E.T. Come Back!

Science fiction was my reading of choice for more than a decade – during college & thereafter until the kiddies happened into our lives.  Frank Herbert, Orson Scott Card, Ursula Le Guin, Robert Heinlein, Isaac Asimov…I thought there was no way we were alone in the universe.  There had to be other humans out there.  I grocked it might be difficult to find them, or for them to find us, but it just didn’t seem possible that we were ‘alone’ with so many billions of suns & planets available for otherworld versions of us.  I loved to imagine the day they contacted us (which seemed most likely to occur in an E.T. rather than Invasion of the Body Snatchers mode), & I fervently hoped that it would be in my lifetime.  I still do.  Although I’m not sure any more that contact will be as benign as E.T…& human? Wouldn’t that be a shock.

I didn’t know much about asteroids & black holes & MIB back then, except for the notion that shooting stars weren’t really stars at all but rather small space detritus burning up upon entry into the earth’s atmosphere (aka meteors, thank you, Neil Armstrong & NASA).  What we know now, generally confirmed by the scientific community only in the past couple of years – like 2010 – is that large asteroids have played a key role in how life on our planet evolved.  Asteroid impacts apparently provided a great deal of the water that covers 70% of our earth & makes life’s abundance possible, & the asteroid which formed the Chicxulub crater in central America caused a mass extinction 65 million years ago which killed off the dinosaurs (& most other species too) & drastically altered earth’s climate for a long time.  This most recent mass extinction (there have been five – some argue that we’re entering the 6th) set the stage for birds (direct dinosaur descendants!) & mammals (no more dinosaurs around to eat them) to thrive & eventually evolve into, among others, family favorites such as cats, dogs, elephants, (rats), whales, giraffes, bonobos, & – us!

So what’s the likelihood that other ‘intelligent’ (I use the term loosely) life evolved out there?  Local University of California, Santa Cruz, astronomer Frank Drake devised a formula for estimating the possibility of civilizations on other planets in our own Milky Way galaxy – the initial calculation came in at about 10,000.  Other estimates range from 1 million (Carl Sagan) to less than 3 (Michael Shermer).  Of course, there are billions of galaxies out there, so even using low-ball assumptions, there’re bound to be billions of planets where life evolved over billions of years; sentient beings likely evolved right along with other forms of life on some of those planets.  As self-centered as we humans still are at this stage of our evolution, I have to agree (you’re not surprised, are you?) with those who assert that the odds are heavily in favor of us having lots of at-least-slightly-self-aware company in the Big Universe, though probably not with our 2-eyes-2-ears-4-limbs-5-fingers Star Trek brain & physiology.  (Maybe some of them are even here on earth – I’m betting on the octopus, myself.)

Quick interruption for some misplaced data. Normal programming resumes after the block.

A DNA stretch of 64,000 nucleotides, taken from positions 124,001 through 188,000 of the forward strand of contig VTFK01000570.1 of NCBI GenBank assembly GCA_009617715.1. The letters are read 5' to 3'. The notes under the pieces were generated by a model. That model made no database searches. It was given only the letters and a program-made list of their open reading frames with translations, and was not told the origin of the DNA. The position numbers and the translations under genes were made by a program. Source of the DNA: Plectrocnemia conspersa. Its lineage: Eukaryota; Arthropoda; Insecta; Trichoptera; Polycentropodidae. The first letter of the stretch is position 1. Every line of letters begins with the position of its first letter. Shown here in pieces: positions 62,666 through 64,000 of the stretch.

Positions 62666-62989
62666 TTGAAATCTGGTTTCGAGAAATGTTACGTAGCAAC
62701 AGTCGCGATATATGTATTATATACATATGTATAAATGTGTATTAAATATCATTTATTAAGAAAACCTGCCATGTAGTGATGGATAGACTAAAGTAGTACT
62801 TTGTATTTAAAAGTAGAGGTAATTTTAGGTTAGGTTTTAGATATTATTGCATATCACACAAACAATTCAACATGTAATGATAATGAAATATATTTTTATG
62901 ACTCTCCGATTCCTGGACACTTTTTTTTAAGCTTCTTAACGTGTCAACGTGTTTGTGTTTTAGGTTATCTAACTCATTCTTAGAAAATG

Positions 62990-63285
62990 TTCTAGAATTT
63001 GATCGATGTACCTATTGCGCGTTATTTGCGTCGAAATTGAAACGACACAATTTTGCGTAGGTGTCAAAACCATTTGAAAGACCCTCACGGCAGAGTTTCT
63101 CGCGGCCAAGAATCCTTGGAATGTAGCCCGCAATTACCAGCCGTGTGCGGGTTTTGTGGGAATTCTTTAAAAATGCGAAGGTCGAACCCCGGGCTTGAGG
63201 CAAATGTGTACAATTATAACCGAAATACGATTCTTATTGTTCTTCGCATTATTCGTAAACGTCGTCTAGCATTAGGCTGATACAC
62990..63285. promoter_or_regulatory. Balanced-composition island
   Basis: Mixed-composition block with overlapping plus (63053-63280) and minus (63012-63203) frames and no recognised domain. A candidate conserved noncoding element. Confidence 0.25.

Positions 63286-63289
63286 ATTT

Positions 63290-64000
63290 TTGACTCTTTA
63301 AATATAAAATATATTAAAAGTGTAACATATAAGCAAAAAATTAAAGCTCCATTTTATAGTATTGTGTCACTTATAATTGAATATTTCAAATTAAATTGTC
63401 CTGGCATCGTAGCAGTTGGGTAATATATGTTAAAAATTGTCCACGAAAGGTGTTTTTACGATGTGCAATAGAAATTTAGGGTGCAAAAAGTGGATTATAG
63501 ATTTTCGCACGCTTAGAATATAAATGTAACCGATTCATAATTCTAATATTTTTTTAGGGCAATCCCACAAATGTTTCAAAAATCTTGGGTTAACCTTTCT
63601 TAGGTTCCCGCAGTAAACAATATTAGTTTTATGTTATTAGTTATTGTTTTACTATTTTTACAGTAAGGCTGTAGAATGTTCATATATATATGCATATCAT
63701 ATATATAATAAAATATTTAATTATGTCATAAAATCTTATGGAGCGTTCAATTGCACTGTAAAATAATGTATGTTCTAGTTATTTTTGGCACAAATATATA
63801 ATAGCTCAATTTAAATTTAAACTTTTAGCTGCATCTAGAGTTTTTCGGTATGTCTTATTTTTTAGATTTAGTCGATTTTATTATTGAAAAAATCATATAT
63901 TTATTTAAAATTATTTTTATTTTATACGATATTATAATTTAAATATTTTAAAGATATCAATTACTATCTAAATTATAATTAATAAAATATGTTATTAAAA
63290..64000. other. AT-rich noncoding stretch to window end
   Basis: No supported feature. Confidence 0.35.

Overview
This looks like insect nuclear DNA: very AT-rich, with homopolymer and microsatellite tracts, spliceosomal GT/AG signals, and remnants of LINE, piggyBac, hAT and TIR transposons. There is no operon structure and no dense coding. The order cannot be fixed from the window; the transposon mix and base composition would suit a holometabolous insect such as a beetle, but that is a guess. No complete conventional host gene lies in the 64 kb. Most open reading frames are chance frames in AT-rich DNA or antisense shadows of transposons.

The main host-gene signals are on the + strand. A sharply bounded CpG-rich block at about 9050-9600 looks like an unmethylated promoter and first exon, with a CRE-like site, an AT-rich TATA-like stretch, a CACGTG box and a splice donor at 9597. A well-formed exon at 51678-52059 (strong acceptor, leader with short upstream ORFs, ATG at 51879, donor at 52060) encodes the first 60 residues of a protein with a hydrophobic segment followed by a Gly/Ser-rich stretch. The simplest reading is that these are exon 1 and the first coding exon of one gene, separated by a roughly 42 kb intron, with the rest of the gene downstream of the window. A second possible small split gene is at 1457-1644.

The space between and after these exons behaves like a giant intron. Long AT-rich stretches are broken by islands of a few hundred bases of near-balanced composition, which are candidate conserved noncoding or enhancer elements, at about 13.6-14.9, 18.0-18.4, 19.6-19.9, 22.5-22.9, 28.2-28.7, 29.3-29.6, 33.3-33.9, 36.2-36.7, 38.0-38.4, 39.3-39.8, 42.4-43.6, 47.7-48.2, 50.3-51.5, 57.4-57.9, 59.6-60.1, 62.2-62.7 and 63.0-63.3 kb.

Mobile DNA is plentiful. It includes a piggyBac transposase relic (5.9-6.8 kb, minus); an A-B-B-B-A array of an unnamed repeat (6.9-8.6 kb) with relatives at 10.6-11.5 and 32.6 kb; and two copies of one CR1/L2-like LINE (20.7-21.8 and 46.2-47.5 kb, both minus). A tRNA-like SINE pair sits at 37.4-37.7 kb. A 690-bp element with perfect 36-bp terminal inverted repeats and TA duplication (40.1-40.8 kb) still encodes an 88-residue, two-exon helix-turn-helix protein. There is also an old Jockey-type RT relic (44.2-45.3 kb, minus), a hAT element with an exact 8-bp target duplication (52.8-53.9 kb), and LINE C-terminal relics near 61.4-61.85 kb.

And getting in touch with them, or vice versa, is another problem altogether.  It nearly always comes down to communication & timing, doesn’t it?  Even though no doubt they wouldn’t think just like we do, I like to imagine they could have helpful ideas about how we might save ourselves & our fellow earthly inhabitants from the current rapid climate change era (RCCE) unfolding before our very eyes.  Maybe they had to abandon their own planet because their planet’s culture & evolution led to similar consequences!?  Or maybe their star was dying.  Or maybe…well, so many scenarios to conjure up.  As likely as it seems that they’re out there, how unlikely it seems, at the moment, that we’ll ever know anything about them, or they about us.

So E.T., please get back in touch.  We earthlings could use some of your otherworldly wisdom right now.

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8 Responses to E.T. Come Back!

  1. Marilyn says:

    Yay for science fiction! I especially like Ursula Le Guin’s basic assumption that a group (the Hainish, I think) populated various planets and galaxies all around the universe, with varying results. When Genly Ai is visiting Winter in The Left Hand of Darkness, you get a sense of a some of the possibilities.

  2. katkasia says:

    Nice post! I like the idea that they might be able to help us out of the giant hole we’ve dug for ourselves, but somehow I wonder if they’d really be very interested? Isn’t there a chance that they would be more interested in observing the consequences than intervening?

    • liveoaklinda says:

      thanks for your comment, katkasia! i agree, it’s wishful thinking that anyone but ourselves is going to be able to get us out of this hole. as the link in my post re [not as] ‘benign as E.T.’ suggests, any otherworldly being that’s made it over to this corner of the galaxy is probably looking for natural resources…& since we’re using ours up as fast at we possibly can – damn the consequences – there probably won’t be much left by the time they’ve found us. i guess that’s why humans love good fantasy movies!

  3. liveoaklinda says:

    via my friend Pat, see also this fascinating discussion re the Fermi paradox (“where are they?”): http://en.wikipedia.org/wiki/Fermi_paradox

  4. Tammy says:

    I have always believed that there is life out there. Would love the experience of connecting with it.

  5. liveoaklinda says:

    here’s another interesting link, “Life as Rarity in the Cosmos”: http://www.centauri-dreams.org/?p=1818

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